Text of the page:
Expand mobile version menu
  Skip to main content

Locksmithing and Safe Repair

Program Description

Just the Facts

Locksmithing and Safe Repair. A program that prepares individuals to apply technical knowledge and skills to make, repair, maintain, modify, and open locks; to make keys; to enter and change lock and safe combinations; and install and repair safes.

This program is available in these options:

  • Certificate / Diploma

High School Courses

See the high school courses recommended for programs in this career cluster:

See the high school courses recommended for programs in this pathway:

Related Careers

Check out related careers

Additional Information

Mechanical know-how and hand-eye coordination are very important in locksmith training.

Many people learn the trade as an apprentice. Apprentices train on the job and take some college classes. On-the-job training takes anywhere from three months to four years.

"The overall best thing to do is to grab a locksmith by the shirt-tail and be the biggest pest until he gives you something to do," says Gary Walta. Walta is president of Lock and Road Service Network. He is also a qualified instructor.

"It's pretty hard to get a job in a shop without experience, but your persistence and sincerity will sometimes crack through that hard outer shell," he says.

Some states recognize locksmithing as an official trade. Others do not.

Shaun Lovell, chair of a community college locksmithing program, says students need to be employed as a locksmith trainee to enter the program. They need to have an employer willing to train them. The employer must be a certified journeyman. The student learns primarily from the employer and attends eight weeks of classes per year at the college.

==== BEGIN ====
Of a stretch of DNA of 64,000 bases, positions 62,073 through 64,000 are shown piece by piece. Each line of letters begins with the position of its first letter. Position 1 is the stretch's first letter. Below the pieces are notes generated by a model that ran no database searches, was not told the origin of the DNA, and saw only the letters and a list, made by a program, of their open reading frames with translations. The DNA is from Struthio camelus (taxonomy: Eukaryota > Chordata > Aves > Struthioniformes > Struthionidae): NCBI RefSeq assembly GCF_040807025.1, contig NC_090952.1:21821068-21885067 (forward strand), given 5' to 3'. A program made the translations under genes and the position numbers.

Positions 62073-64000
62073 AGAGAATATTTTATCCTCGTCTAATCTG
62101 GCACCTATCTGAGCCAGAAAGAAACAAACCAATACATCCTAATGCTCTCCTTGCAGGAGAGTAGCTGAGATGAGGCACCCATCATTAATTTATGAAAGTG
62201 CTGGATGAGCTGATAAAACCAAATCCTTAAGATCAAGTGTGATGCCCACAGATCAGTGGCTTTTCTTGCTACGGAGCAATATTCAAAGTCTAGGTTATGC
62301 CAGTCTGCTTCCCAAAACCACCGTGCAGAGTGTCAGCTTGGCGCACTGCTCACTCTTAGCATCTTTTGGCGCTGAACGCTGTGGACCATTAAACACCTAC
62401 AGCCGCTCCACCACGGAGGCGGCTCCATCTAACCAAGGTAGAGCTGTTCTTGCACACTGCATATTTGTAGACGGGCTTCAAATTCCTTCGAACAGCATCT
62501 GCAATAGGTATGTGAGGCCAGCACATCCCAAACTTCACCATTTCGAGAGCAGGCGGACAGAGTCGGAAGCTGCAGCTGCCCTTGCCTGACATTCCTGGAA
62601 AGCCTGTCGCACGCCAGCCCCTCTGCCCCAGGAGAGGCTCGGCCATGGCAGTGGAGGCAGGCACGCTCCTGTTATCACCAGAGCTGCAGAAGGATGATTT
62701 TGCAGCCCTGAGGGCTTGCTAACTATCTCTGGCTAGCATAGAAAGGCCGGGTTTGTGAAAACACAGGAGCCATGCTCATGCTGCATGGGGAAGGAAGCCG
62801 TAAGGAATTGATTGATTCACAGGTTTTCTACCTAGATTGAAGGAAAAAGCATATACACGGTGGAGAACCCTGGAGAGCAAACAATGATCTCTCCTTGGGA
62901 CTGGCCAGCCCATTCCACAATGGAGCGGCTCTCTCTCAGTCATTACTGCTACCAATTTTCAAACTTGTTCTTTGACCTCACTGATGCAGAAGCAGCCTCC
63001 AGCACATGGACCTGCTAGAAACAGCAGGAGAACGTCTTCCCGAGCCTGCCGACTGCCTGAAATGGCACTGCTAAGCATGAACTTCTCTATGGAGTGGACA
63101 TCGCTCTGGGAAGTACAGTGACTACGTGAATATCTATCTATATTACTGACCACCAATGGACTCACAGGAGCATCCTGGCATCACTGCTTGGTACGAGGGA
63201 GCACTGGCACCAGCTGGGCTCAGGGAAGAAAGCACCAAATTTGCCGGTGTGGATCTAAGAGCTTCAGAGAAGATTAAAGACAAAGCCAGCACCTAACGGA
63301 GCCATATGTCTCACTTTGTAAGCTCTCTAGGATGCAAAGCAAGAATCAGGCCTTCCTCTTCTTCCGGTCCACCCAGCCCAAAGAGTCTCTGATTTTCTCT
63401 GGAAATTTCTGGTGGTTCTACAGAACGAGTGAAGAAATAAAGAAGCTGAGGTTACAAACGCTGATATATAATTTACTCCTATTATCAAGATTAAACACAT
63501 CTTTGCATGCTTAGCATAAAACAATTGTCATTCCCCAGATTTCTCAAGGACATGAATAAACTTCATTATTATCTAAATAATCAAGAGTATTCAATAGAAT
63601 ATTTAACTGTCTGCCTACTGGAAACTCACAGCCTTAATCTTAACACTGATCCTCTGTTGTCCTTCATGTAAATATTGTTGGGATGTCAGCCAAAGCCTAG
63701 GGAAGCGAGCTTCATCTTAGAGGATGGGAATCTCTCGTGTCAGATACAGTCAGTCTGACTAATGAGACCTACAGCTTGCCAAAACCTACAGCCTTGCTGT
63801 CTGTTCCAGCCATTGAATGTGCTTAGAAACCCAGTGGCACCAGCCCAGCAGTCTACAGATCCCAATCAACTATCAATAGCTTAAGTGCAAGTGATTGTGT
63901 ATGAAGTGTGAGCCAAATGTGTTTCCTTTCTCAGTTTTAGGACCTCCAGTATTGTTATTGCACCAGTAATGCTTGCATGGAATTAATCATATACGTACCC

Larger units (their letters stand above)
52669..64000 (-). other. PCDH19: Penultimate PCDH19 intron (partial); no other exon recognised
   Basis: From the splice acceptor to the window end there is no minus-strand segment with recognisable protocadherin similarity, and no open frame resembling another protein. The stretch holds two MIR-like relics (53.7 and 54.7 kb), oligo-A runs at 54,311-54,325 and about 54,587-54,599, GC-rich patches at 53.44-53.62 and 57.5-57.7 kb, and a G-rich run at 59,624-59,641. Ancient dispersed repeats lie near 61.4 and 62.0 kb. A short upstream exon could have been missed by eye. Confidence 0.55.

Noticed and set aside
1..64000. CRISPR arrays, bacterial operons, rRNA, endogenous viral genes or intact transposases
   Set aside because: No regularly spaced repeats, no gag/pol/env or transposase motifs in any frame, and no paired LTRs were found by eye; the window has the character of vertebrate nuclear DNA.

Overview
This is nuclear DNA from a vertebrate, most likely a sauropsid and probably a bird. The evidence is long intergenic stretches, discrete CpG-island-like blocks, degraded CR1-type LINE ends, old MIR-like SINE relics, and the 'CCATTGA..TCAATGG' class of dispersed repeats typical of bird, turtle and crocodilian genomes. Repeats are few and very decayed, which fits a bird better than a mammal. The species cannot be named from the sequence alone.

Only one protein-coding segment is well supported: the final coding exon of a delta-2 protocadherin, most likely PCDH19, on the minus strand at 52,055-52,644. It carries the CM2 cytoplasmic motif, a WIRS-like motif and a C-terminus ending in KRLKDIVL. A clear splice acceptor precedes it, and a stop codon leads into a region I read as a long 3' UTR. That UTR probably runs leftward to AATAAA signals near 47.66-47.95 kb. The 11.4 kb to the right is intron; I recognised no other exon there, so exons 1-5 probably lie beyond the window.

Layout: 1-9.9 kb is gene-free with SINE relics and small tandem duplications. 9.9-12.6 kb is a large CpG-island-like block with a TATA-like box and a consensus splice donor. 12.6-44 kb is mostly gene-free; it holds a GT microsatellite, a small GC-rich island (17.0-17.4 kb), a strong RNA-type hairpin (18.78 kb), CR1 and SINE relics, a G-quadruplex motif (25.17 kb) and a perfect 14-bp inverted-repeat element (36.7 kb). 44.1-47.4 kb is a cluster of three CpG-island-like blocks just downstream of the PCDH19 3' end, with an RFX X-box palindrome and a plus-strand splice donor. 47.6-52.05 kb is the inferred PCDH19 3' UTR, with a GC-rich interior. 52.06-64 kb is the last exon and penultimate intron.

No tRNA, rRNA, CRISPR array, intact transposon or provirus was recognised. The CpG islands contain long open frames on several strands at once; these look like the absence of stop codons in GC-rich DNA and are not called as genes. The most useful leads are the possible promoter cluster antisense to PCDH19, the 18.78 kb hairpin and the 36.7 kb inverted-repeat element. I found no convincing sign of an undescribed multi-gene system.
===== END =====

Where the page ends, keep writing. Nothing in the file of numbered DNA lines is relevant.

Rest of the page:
After the class time, students must pass a state exam. Then the process begins again, until the student has completed four periods of training and class time. "After successfully completing the fourth-period exam, apprentices become journeyman locksmiths," says Lovell.

Gary Beuchel teaches at the California Institute of Locksmithing (CIL). He says there is no apprenticeship program at his school. But they often place students in jobs or apprenticeship programs elsewhere.

Some of the things Beuchel looks for are "high school diploma, GED or other education, a student's determination to be a locksmith...and our own set of mechanical dexterity tests."

Start preparing in high school. Take math, physics, shop, electronics, English and business courses. John Heckman is a teacher at Pine Technical College in Minnesota. He says joining clubs and activities will develop your people skills.

Concentrate on courses and activities involving problem-solving skills and math. Computer literacy is helpful because most schools use computer software for teaching.

Expenses vary. If you already own equipment, it will be cheaper.

Since locksmiths are involved in security, many states require that they be fingerprinted and pay a licensing fee. Check the laws in your state for licensing rules.


Occupational Outlook Handbook
For more information related to this field of study, see: Locksmiths and Safe Repairers

Associated Locksmiths of America
International association of security professionals

Institute for Women in Trades, Technology, and Science
Information for women entering the field


  • Email Support

  • 1-800-GO-TO-XAP (1-800-468-6927)
    From outside the U.S., please call +1 (424) 750-3900


Powered by XAP

OCAP believes that financial literacy and understanding the financial aid process are critical aspects of college planning and student success. OCAP staff who work with students, parents, educators and community partners in the areas of personal finance education, state and federal financial aid, and student loan management do not provide financial, investment, legal, and/or tax advice. This website and all information provided is for general educational purposes only, and is not intended to be construed as financial, investment, legal, and/or tax advice.